Mama Day by Gloria Naylor

  • Length: 660 words (1.9 double-spaced pages)
  • Rating: Excellent
Open Document

- - - - - - - - - - - - - - - - - - - - - - - - - - - - - - - - - -

Text Preview

More ↓

Continue reading...

Open Document

Mama Day by Gloria Naylor

Mama Day by Gloria Naylor is a fantastic novel filled with vivid imagery and intriguing characters. Naylor weaves a realistic tale, despite the fantastic events that she describes. Her characters are believable and behave like "real people". However, Naylor's greatest asset is her descriptive powers, which not only sets the scene, but enraptures readers into Cocoa's dual worlds of New York City and Willow Springs, imprisoning us with her words.

The plot centers around the three main characters: Ophelia/Cocoa/Baby Girl, George and Mama Day. Mama Day is by far the most dominant personality, although we are not inside her mind the same way we are with Cocoa and George. Mama Day represents the power and resilience of nature and the town of Willow Springs itself. She seems to literally be upholding the town, and to be so indispensable, I wonder what the town will do when she is gone, left with only Dr. Buzzard as the resident "medicine man." But Mama Day seems to have no intention of leaving anytime soon.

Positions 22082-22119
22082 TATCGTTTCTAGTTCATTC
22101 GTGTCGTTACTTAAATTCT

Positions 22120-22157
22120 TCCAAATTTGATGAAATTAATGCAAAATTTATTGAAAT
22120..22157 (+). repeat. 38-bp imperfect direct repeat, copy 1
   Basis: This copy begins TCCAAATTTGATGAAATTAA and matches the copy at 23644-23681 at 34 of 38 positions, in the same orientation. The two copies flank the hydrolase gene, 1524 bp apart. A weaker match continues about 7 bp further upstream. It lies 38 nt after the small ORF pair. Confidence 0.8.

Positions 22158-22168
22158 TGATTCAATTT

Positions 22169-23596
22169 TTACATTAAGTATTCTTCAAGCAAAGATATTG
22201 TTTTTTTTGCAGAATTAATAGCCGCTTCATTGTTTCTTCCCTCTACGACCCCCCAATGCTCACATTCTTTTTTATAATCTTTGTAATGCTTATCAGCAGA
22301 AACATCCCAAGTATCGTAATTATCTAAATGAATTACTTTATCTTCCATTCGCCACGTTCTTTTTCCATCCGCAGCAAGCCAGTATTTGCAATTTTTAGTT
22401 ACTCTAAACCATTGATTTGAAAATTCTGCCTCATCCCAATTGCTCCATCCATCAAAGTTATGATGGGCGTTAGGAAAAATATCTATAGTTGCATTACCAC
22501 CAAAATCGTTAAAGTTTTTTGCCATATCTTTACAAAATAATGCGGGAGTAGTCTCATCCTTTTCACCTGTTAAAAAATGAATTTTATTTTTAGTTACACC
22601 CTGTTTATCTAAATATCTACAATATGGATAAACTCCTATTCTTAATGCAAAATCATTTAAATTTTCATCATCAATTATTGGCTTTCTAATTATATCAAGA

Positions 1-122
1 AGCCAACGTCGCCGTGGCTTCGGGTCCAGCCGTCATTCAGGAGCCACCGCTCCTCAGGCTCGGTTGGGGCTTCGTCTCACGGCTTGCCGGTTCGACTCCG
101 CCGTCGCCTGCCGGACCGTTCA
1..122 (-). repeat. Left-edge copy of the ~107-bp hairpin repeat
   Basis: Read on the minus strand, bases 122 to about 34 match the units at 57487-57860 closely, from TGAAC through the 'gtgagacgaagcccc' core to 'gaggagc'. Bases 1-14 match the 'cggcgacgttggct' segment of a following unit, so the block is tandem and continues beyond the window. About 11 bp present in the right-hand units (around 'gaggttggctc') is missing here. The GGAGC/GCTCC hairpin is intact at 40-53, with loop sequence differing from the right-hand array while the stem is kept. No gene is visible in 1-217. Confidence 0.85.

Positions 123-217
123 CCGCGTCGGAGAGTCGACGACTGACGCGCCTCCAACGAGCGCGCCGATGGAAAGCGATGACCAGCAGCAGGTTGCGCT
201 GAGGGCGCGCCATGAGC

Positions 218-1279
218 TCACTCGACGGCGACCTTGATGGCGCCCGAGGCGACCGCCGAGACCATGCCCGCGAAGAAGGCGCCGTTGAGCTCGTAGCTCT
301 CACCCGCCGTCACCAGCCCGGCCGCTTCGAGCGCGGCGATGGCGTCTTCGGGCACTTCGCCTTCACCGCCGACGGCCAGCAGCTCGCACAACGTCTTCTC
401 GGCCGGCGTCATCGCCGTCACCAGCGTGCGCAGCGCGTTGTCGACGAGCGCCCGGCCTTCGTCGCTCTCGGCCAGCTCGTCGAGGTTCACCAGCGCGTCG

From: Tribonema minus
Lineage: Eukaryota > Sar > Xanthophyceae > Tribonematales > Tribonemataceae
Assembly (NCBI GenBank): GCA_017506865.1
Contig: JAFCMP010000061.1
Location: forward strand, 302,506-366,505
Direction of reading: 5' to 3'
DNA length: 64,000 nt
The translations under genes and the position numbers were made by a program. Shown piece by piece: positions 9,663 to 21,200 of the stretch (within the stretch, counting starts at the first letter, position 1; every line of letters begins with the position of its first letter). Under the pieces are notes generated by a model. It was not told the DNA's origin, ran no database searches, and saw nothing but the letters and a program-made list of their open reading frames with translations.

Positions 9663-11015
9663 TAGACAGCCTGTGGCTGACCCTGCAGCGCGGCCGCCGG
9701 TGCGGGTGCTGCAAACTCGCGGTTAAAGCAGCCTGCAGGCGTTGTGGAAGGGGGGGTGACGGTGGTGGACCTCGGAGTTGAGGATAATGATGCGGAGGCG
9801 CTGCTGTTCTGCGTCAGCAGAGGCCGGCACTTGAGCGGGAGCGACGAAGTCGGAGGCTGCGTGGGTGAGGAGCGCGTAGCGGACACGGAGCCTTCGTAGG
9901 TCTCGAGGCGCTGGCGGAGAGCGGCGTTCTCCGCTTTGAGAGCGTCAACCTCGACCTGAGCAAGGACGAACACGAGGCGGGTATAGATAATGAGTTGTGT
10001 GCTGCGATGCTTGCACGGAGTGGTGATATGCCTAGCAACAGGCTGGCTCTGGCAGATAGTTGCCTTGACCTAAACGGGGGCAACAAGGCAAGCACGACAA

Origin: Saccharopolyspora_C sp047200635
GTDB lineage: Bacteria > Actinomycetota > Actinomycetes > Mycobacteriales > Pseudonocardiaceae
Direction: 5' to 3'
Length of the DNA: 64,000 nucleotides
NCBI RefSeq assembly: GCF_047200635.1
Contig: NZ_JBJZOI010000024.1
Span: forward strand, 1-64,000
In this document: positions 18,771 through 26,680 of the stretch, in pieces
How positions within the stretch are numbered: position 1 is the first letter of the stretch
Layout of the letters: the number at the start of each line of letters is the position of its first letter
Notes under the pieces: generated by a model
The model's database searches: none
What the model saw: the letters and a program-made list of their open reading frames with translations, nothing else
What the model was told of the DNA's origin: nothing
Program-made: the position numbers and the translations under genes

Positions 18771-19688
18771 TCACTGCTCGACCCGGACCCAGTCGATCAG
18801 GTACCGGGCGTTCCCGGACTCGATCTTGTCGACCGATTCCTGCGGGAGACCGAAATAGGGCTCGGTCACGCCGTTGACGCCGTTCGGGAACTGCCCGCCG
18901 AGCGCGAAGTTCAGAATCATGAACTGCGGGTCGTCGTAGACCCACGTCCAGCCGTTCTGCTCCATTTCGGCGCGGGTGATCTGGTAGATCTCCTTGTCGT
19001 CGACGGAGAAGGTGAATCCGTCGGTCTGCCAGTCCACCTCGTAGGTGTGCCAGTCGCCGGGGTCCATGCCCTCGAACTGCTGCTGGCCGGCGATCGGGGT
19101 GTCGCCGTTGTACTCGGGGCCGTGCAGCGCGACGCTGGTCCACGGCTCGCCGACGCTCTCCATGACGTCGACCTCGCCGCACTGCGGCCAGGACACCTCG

Naylor enhances the connection of Mama Day with nature by associating her with natural imagery. We always see Mama Day in her gardens, or the forest, nursing the land with her skill. She has a connection to nature, and can understand it, as seen by her prediction of the storm. Mama Day represents the last vestiges of the power of the African wise woman, a role that is dying out as society becomes more and more urban.

Cocoa straddles the worlds of nature and the city. Her roots are in Willow Springs and she cannot forget that. However, we can never see her taking up the role of wise woman after Mama Day is gone. She has been too changed by the city and its disappointments and heartaches. This division causes much of the conflict between her and George, since she often lashes out when her soul is divided.

George Andrews represents, of course, the world of the city. He cannot accept Mama Day's primal power, and loses his life for his lack of belief. His angry retaliation at the helpless chickens represents the urban idea of attempting to control nature. George tries to control something he can't understand, and thus pays the consequences.